USA:Developmental fluoride neurotoxicity: an updated review.

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USA:Developmental fluoride neurotoxicity: an updated review.

Postby pfpcnews » Mon Mar 02, 2020 10:12 am

Grandjean P(1)(2) - "Developmental fluoride neurotoxicity: an updated review" Environ Health 18(1):110 (2019)
doi: 10.1186/s12940-019-0551-x.
FULL TEXT:
https://ehjournal.biomedcentral.com/art ... 019-0551-x

Author information:
(1)Department of Environmental Health, Harvard T.H. Chan School of Public Health,
Boston, MA, 02115, USA. pgrandjean@health.sdu.dk.
(2)Department of Public Health, University of Southern Denmark, Odense, Denmark.
pgrandjean@health.sdu.dk.

BACKGROUND: After the discovery of fluoride as a caries-preventing agent in the
mid-twentieth century, fluoridation of community water has become a widespread
intervention, sometimes hailed as a mainstay of modern public health. However,
this practice results in elevated fluoride intake and has become controversial
for two reasons. First, topical fluoride application in the oral cavity appears
to be a more direct and appropriate means of preventing caries. Second, systemic
fluoride uptake is suspected of causing adverse effects, in particular
neurotoxicity during early development. The latter is supported by experimental
neurotoxicity findings and toxicokinetic evidence of fluoride passing into the
brain.

METHOD: An integrated literature review was conducted on fluoride exposure and
intellectual disability, with a main focus on studies on children published
subsequent to a meta-analysis from 2012.

RESULTS: Fourteen recent cross-sectional studies from endemic areas with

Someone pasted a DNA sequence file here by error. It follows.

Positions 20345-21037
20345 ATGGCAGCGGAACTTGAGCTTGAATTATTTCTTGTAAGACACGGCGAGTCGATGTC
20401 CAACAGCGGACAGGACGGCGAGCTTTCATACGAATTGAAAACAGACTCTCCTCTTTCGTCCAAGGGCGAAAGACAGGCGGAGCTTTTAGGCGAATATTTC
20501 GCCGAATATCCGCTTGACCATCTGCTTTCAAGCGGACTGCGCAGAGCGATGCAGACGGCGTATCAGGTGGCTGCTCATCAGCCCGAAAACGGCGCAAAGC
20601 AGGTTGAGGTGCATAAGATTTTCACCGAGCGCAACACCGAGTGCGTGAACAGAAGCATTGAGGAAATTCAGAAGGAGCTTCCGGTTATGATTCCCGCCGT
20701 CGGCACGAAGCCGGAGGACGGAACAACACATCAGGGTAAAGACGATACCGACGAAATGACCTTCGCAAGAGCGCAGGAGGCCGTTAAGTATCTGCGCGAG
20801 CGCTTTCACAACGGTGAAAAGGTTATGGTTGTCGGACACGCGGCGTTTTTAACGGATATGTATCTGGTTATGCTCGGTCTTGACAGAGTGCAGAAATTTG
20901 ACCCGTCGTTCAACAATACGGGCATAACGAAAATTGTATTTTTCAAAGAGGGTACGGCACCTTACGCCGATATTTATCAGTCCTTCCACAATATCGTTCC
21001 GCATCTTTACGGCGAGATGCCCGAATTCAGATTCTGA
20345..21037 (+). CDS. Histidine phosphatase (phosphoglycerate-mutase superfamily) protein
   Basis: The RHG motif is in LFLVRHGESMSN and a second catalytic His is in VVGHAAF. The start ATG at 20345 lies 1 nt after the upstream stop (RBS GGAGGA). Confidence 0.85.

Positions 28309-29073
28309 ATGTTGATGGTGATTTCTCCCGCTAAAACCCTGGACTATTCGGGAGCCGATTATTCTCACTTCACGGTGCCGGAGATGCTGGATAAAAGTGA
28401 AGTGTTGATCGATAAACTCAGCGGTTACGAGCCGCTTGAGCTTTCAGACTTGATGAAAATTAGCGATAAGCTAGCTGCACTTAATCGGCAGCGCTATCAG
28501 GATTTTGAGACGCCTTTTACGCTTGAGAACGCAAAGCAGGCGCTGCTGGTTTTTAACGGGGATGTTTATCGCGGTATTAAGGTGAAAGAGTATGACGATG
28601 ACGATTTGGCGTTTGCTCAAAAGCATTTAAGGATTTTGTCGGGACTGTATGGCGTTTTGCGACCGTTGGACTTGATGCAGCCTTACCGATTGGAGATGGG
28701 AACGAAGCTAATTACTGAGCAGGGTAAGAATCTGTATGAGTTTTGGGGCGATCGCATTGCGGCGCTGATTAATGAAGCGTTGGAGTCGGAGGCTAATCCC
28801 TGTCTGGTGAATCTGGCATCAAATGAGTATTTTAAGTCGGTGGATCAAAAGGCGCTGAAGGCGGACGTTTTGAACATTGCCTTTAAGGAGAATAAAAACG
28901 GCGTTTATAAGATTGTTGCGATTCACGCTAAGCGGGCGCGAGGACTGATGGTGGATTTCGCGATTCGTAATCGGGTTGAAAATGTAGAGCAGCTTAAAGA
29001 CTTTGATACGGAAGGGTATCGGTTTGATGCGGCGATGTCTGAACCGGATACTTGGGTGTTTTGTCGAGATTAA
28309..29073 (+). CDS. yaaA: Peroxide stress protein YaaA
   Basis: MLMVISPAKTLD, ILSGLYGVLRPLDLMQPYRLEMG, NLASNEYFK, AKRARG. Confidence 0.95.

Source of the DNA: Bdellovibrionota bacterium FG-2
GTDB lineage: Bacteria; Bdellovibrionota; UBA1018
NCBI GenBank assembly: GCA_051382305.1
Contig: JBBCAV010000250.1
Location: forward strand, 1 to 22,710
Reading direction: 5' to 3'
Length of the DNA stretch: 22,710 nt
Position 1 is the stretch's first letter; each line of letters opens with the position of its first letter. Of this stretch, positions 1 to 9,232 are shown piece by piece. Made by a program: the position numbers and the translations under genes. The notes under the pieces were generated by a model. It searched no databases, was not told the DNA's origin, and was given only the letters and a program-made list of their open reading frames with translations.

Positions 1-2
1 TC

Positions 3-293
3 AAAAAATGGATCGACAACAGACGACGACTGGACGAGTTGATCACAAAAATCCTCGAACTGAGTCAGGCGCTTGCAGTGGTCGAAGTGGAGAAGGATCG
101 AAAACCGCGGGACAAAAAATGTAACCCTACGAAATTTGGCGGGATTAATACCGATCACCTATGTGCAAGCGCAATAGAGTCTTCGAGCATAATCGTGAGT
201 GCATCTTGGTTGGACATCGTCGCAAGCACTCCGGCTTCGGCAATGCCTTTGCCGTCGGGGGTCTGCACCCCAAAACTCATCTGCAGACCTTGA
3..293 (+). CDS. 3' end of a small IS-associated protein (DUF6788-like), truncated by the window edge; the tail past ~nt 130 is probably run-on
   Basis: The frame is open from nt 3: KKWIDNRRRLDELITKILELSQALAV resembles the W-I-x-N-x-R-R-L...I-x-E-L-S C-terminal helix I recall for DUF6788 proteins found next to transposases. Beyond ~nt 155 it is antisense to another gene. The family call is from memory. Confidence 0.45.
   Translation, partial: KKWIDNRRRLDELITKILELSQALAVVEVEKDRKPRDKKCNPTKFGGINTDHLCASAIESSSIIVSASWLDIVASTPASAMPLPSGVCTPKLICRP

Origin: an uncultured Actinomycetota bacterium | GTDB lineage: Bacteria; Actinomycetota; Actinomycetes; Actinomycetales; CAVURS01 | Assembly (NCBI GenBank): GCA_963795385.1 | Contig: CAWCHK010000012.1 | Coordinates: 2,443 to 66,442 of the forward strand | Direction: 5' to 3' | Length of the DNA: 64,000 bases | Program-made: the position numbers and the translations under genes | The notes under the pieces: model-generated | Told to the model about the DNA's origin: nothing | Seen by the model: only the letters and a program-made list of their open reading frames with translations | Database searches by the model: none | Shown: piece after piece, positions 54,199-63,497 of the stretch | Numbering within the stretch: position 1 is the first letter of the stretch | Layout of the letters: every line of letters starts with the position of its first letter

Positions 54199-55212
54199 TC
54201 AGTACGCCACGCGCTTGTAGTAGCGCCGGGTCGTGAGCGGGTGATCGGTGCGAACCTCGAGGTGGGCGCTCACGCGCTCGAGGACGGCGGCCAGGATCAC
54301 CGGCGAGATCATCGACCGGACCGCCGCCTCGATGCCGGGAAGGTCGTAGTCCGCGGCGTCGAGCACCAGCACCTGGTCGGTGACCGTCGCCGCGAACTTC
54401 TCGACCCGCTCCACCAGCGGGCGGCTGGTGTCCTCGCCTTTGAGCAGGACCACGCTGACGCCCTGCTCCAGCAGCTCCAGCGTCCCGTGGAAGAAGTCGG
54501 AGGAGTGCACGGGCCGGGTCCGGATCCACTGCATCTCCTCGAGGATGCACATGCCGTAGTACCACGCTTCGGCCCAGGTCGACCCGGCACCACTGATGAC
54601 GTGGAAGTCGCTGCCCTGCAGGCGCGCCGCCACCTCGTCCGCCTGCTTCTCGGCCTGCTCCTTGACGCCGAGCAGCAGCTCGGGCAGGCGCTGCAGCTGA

naturally high fluoride concentrations in groundwater supported the previous
findings of cognitive deficits in children with elevated fluoride exposures.
Three recent prospective studies from Mexico and Canada with individual exposure
data showed that early-life exposures were negatively associated with children's
performance on cognitive tests. Neurotoxicity appeared to be dose-dependent, and
tentative benchmark dose calculations suggest that safe exposures are likely to
be below currently accepted or recommended fluoride concentrations in drinking
water.

CONCLUSION: The recent epidemiological results support the notion that elevated
fluoride intake during early development can result in IQ deficits that may be
considerable. Recognition of neurotoxic risks is necessary when determining the
safety of fluoride-contaminated drinking water and fluoride uses for preventive
dentistry purposes.

DOI: 10.1186/s12940-019-0551-x
PMCID: PMC6923889
PMID: 31856837
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